Author: John Elderfield
Publisher: Princeton University Press
View: 7177A major new study of the portraiture of one of the most important artists of the nineteenth century Paul Cézanne (1839–1906) may be best known for his landscapes, but he also painted some 160 portraits throughout his exceptional career. This major work establishes portraiture as an essential practice for Cézanne, from his earliest self-portraits in the 1860s; to his famous depictions of figures including his wife Hortense Fiquet, the writer Emile Zola, and the art dealer Ambroise Vollard; and concluding with a poignant series of portraits of his gardener Vallier, made shortly before Cézanne’s death. Featured essays by leading experts explore the special pictorial and thematic characteristics of Cézanne’s portraits. The authors address the artist’s creation of complementary pairs and multiple versions of the same subject, as well as the role of self-portraiture for Cézanne. They investigate the chronological evolution of his portrait work, with an examination of the changes that occurred within his artistic style and method, and in his understanding of resemblance and identity. They also consider the extent to which particular sitters influenced the characteristics and development of Cézanne’s practice. Beautifully illustrated with works of art drawn from public and private collections around the world, Cézanne Portraits presents an astonishingly broad range of images that reveal the most personal and human qualities of this remarkable artist. Exhibition Schedule: Musée d’Orsay, Paris (June 13 to September 24, 2017) National Portrait Gallery, London (October 26, 2017 to February 11, 2018) National Gallery of Art, Washington (March 25 to July 1, 2018)
The Painter in His Culture
Author: Nina M. Athanassoglou-Kallmyer
Publisher: University of Chicago Press
View: 9860Cezannes rejection of mainstream modernism and his embrace of his local Provence heritage is brilliantly chronicled here, with details about that citys influence on the painters sense of self, and ultimately, his work. (Fine Arts)
Author: Mary Tompkins Lewis
Publisher: Princeton University Press
View: 4530A concise, accessible introduction to Paul Cézanne's portraiture This beautifully illustrated book features twenty-four masterpieces in portraiture by celebrated French artist Paul Cézanne (1839–1906), offering an excellent introduction to this important aspect of his work. Arranged chronologically and spanning five decades, featured portraits range from the artist’s earliest surviving self-portrait dating from the 1860s to paintings depicting family and friends, including his uncle Dominique, his wife Hortense, his son Paul, and his final portrait of Vallier, the gardener at his house near Aix-en-Provence, completed shortly before Cézanne’s death. Art historian Mary Tompkins Lewis contributes an illuminating essay on Cézanne and his portraiture for general readers, alongside an illustrated chronology of the artist’s life and work.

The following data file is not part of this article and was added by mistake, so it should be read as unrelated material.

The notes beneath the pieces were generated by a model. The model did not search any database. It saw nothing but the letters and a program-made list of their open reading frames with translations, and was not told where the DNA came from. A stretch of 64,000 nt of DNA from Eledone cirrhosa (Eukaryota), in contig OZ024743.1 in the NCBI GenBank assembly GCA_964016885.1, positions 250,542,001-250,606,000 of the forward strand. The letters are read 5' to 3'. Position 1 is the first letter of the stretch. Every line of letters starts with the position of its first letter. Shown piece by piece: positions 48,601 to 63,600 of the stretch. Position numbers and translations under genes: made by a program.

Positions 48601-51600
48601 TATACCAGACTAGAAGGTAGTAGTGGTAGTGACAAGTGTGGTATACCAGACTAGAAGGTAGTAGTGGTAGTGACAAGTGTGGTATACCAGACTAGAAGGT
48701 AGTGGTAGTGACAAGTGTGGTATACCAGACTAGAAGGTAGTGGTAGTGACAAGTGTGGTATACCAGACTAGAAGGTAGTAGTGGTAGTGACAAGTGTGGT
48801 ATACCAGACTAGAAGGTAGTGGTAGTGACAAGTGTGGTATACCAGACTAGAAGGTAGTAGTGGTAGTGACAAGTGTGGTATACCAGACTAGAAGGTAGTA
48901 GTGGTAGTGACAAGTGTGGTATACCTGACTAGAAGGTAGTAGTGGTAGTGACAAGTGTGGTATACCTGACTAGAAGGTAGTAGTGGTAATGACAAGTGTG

Analysis of His Form with Diagrams and Photographs of His Motifs
Author: Erle Loran,Paul Cézanne
Publisher: Univ of California Press
View: 466Praise for the first edition: "I have learned a great deal from his book about modern painting in general. [Loran] devotes his attention mainly to Cézanne's concrete means and methods, and he arrives thereby at an understanding of Cézanne's art more essential than any other I have seen in print."--Clement Greenberg, Nation
A Phenomenology of Rhythmic Nuance
Author: Tiger C. Roholt
Publisher: Bloomsbury Publishing USA
View: 8021Written by an experienced drummer and philosopher, Groove is a vivid and exciting study of one of music's most central and relatively unexplored aspects. Tiger C. Roholt explains why grooves, which are forged in music's rhythmic nuances, remain hidden to some listeners. He argues that grooves are not graspable through the intellect nor through mere listening; rather, grooves are disclosed through our bodily engagement with music. We grasp a groove bodily by moving with music's pulsations. By invoking the French philosopher Maurice Merleau-Ponty's notion of "motor intentionality," Roholt shows that the "feel" of a groove, and the understanding of it, are two sides of a coin: to "get" a groove just is to comprehend it bodily and to feel that embodied comprehension.
Author: Dita Amory
Publisher: Metropolitan Museum of Art
View: 2890A new account of the French modernist master's complex relationship with his muse and wife argues against her detractors to reveal her pivotal contributions as a willing model, Cézanne's creative partner and the mother of his only son.
Author: Mary Tompkins Lewis
Publisher: Phaidon Press
View: 7845With his distinctive paintings of landscapes, figures and still-lifes, Paulezanne (1839-1906) profoundly influenced the Cubists and the direction of0th-century art. This account of his life and work traces his full careerrom his early years in Aix-en-Provence, through his time in Paris studyinghe Old Masters and working with the Impressionists, to his later, reclusiveears back in Provence, when he produced the pictures that made him therecursor of a new art.;The book roots Cezanne in his own time and place,xamining his work within the issues and debates of his own generation,articularly those about the essential characteristics and direction ofrench art and society.